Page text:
Directors aren’t looking to see how well an actor fits a direction to the scene or makes the direction work with the scene. Directors are looking to see how well the actor can turn the scene into what they want it to be. If actors want to be hired and re-hired by directors, they will try the director’s direction even if it doesn’t fit the scene. Great directors of acting know that playing against the scene creates a more three dimensional performance on camera.
Here are three things that make directors want to work with actors again and again while recommending those actors to other directors.
Play the direction not the scene. When given a direction, instead of looking at the script to figure out how the direction fits the scene, use the scene to play the direction. Instead of making the direction fit your pre-determined line readings, let it determine what your line readings will be. Think of it as cinematic improv. If a scene is written as angry and the director wants it delivered as heartbreak, the clever actor will have the audience weeping over a passionate and very moving break-up scene.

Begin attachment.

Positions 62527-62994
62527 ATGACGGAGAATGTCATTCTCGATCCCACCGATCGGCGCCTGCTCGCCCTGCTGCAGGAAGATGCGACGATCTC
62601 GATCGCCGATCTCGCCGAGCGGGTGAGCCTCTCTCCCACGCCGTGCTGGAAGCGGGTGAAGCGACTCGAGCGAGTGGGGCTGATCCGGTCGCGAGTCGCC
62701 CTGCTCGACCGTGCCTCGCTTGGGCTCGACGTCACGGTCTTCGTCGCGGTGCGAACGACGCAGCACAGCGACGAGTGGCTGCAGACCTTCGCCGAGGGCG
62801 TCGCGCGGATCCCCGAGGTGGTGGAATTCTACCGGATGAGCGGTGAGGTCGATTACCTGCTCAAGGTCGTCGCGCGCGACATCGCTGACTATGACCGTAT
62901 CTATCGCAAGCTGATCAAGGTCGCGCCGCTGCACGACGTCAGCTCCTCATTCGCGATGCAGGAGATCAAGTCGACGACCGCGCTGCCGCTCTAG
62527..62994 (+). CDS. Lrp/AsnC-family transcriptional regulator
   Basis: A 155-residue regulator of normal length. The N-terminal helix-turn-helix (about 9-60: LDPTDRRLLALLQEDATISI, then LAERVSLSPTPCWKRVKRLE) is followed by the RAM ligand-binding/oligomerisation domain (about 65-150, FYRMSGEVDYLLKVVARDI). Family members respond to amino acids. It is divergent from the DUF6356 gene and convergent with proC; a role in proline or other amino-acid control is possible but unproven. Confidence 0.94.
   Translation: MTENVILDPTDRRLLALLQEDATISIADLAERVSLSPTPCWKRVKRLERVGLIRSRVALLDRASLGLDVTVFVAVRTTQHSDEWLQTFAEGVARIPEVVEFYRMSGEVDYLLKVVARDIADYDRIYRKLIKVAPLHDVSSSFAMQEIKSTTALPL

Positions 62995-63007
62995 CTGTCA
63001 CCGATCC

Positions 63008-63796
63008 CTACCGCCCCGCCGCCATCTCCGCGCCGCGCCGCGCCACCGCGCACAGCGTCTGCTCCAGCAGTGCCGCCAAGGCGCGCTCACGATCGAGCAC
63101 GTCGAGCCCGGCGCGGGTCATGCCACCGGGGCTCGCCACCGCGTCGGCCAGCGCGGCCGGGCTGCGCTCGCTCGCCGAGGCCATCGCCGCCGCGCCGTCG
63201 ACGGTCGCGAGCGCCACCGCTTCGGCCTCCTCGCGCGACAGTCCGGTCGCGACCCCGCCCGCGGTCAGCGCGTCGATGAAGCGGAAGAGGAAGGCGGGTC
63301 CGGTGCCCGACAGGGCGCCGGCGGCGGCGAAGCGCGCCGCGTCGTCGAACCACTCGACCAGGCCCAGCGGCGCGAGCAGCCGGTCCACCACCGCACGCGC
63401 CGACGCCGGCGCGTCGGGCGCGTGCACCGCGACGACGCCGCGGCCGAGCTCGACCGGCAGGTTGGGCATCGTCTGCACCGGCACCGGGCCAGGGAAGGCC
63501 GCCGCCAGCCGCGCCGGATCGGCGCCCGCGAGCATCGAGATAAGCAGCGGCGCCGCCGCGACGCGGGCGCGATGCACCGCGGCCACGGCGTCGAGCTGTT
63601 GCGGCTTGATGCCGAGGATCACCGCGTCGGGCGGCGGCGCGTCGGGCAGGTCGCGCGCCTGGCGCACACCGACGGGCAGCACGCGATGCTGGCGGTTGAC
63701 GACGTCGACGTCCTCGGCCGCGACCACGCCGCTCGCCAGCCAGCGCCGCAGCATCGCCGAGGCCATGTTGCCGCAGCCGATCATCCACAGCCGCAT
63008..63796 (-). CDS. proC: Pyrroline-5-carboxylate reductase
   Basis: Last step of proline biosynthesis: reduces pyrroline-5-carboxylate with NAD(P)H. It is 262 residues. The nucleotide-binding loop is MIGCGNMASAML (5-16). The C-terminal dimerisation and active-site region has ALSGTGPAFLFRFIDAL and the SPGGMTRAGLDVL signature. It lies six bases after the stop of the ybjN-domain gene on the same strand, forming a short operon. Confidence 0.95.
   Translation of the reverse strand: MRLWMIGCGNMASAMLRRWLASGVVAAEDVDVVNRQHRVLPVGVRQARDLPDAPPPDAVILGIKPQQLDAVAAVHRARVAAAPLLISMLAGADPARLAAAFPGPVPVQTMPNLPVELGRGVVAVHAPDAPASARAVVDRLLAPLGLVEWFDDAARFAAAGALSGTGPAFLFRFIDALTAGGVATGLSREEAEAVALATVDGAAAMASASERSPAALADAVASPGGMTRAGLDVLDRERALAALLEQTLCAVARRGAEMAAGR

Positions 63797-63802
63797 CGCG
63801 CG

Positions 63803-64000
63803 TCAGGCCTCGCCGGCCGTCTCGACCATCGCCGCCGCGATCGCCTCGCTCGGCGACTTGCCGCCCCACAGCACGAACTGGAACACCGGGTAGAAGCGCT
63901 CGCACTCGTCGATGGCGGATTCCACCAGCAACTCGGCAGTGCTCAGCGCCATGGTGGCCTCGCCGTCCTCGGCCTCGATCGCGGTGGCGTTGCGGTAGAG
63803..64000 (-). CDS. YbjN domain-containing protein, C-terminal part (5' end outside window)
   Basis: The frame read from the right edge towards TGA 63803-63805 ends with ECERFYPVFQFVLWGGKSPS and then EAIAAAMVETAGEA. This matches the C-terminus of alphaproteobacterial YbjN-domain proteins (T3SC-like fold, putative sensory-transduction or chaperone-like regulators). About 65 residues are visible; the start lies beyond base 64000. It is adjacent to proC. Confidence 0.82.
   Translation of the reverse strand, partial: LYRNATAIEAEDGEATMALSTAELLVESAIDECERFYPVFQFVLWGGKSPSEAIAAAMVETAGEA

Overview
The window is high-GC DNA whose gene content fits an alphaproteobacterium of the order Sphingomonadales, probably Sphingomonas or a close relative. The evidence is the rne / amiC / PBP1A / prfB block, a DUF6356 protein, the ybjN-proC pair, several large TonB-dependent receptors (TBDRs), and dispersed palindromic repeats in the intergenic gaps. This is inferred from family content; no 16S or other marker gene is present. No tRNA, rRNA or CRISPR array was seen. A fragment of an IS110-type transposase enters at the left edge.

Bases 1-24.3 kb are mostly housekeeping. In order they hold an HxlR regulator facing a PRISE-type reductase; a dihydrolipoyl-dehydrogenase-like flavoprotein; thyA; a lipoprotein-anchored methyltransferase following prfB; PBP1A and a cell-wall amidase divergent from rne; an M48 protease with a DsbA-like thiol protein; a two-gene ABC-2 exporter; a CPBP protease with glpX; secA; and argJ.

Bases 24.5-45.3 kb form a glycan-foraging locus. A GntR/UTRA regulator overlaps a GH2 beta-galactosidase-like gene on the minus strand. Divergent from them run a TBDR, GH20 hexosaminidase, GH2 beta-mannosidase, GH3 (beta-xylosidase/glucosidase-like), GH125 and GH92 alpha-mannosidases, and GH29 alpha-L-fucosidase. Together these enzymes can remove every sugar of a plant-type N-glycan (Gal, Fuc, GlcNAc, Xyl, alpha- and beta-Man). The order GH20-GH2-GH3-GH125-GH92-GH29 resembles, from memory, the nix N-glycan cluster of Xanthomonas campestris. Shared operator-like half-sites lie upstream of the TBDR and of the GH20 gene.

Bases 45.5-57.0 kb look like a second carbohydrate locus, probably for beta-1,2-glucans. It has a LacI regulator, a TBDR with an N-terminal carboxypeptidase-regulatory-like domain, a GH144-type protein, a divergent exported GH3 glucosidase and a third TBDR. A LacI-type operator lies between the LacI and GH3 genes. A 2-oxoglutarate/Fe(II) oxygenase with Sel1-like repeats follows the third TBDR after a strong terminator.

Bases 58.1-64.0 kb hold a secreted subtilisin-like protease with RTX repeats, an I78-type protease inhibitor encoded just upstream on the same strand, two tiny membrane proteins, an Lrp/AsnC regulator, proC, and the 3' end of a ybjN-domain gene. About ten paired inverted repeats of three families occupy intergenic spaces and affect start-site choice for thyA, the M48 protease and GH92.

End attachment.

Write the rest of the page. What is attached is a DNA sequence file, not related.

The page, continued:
Recreate your character not your moments. Given the number of takes required when shooting, the only way to keep your performance fresh is to recreate your character while letting your your moments be fluid. Moments don’t dictate character. Character dictates moments. Character dictates everything.
Options, options, options, options. If you’re working for a professional director, she or he has one mission going into editing: options. If you can keep your character consistent while playing different emotional intentions, you will be the actor with whom directors say they want to work again and again.